I have seen neither edition, but it seems unlikely that Walker would bring out another edition only one year after the previous, particularly in view of his remarks in the Advertisement regarding his state of health, time of life and the drudgery involved.
Nor can I see why he would entrust it to a Dublin publisher in preference to the consortium responsible for all his other editions.
Other subscribers were Gilbert and Robert Burns, respectively the brother and son of the poet, himself a close friend of Murdoch, who had taught him Latin, French and Mathematics.
This edition was the first in octavo, apparently much cheaper than the previous editions, a saving of 25% to 40% being claimed for the stereotyping process.
In 1762 he was back in London at Drury Lane, five years later again in Dublin, but the following year he removed to Bristol, at which point he quit the stage.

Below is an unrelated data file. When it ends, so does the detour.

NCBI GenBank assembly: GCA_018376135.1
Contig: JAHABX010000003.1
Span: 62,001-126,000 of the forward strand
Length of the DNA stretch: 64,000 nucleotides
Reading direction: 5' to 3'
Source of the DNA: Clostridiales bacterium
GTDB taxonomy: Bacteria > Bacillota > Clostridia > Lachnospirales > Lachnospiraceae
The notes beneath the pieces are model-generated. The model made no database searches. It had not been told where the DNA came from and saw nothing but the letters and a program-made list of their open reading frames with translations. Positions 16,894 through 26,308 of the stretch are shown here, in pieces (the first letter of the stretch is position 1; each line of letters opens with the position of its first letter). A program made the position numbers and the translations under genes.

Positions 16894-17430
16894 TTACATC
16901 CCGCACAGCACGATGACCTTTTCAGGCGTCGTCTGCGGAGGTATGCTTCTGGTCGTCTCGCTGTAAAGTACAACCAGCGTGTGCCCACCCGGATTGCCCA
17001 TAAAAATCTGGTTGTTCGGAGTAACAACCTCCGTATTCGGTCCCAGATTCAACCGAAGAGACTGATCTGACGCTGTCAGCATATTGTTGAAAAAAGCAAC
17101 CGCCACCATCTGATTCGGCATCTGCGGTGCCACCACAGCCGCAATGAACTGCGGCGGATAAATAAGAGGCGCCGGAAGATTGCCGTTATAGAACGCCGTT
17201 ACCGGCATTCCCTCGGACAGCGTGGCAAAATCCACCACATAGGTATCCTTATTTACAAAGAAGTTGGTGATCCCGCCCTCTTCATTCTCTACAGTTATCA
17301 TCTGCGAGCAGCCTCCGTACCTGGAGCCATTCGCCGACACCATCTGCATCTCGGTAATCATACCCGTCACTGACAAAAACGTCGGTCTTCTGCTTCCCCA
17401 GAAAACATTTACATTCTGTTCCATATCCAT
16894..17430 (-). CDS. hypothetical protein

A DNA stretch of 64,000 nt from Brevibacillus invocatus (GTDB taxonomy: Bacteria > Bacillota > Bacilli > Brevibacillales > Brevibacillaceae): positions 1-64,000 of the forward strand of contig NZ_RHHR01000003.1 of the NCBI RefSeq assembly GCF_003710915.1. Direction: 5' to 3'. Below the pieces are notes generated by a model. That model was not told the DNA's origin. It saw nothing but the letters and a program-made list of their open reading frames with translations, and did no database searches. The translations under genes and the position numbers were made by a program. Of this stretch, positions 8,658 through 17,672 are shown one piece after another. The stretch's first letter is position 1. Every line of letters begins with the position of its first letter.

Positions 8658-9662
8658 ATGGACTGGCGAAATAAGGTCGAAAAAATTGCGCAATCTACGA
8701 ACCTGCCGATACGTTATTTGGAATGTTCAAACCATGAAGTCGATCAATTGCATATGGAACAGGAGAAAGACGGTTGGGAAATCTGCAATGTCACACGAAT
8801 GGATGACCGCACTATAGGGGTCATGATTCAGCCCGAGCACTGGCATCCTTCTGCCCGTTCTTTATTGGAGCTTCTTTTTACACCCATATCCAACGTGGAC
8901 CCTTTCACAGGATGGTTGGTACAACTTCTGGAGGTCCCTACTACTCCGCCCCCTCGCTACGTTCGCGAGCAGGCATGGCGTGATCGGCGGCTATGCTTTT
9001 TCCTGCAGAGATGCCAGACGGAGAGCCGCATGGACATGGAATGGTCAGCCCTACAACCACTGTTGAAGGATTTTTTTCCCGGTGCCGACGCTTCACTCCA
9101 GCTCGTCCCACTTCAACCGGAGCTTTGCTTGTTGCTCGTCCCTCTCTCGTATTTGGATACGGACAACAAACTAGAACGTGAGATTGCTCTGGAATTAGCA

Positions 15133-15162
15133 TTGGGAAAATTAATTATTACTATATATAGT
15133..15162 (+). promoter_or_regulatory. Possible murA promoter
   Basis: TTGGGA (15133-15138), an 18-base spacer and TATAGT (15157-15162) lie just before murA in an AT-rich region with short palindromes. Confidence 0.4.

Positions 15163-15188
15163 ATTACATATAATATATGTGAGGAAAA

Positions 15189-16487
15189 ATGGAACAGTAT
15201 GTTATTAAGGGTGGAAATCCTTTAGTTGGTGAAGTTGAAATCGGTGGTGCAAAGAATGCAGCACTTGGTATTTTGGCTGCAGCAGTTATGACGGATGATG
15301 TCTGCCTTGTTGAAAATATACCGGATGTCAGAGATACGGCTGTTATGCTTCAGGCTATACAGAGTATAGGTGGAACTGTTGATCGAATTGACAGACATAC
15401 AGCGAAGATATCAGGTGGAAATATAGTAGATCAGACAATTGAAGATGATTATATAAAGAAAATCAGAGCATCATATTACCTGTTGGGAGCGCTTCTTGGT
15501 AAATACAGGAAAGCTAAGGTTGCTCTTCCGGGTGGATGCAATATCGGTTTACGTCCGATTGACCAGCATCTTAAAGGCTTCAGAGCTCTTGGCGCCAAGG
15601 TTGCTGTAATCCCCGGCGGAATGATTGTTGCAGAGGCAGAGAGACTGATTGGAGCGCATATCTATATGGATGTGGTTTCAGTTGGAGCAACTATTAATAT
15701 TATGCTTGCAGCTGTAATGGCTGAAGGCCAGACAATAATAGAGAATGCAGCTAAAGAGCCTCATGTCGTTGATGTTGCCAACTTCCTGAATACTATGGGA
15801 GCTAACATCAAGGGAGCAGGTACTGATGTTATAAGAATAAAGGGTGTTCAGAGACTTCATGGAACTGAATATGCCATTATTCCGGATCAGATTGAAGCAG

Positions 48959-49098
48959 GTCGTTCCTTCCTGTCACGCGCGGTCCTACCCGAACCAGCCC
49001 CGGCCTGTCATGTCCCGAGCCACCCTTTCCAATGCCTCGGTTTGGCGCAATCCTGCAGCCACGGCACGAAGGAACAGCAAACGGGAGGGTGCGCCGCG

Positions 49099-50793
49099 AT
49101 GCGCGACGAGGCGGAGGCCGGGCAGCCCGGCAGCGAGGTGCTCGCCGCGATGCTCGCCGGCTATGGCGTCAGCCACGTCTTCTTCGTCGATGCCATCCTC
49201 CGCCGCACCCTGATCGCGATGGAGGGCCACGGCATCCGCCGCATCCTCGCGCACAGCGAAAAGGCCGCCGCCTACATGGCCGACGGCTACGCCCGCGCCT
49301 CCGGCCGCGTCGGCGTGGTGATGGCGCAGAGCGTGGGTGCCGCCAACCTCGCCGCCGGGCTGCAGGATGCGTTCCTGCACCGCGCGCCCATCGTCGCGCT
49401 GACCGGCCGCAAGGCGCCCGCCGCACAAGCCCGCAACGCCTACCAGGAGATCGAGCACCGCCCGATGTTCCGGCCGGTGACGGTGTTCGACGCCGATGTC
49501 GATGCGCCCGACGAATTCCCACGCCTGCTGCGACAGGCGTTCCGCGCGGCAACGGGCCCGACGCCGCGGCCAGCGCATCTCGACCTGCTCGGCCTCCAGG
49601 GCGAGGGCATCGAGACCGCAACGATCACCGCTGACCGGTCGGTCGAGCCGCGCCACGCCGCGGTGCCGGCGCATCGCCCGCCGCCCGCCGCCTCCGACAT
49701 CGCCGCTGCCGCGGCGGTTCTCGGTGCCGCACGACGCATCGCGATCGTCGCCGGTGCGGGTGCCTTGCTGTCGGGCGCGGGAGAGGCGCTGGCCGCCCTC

At the beginning of 1769, in partnership with James Usher, he established a school at Kensington Gravel Pits, and although he left his partner after two years it was the arguments of Usher that subsequently persuaded him to convert to Roman Catholicism.
The next edition chronologically was the stereotype.
In May 1758 he married Miss Sybilla Myners (spelled Minors in ' Elocution Walker'), a well-known comic actress, and shortly after went to Dublin for the opening of the Cross Street Theatre.Under ‘DENIGRATE’ it states: ‘In a former edition…’, and it is certainly a direct descendant of the 4th Edition.The following is a list of the Stereotype Editions, including a few not unreasonable assumptions.Contains a supplement of 25 words, including second thoughts on ‘DENIGRATE’, moving the accent from 2nd to 1st syllable, and an afterword (advertisement? Republished New York 1804, Philadelphia 1806, 18, and possibly Dublin 1798 as 3rd Edition.Sevin Seydi’s catalogue refers to both Dublin editions as ‘pirates’, while Rulon-Miller state that the American 1st Edition of 1803 is based on the 3rd Edition of 1798.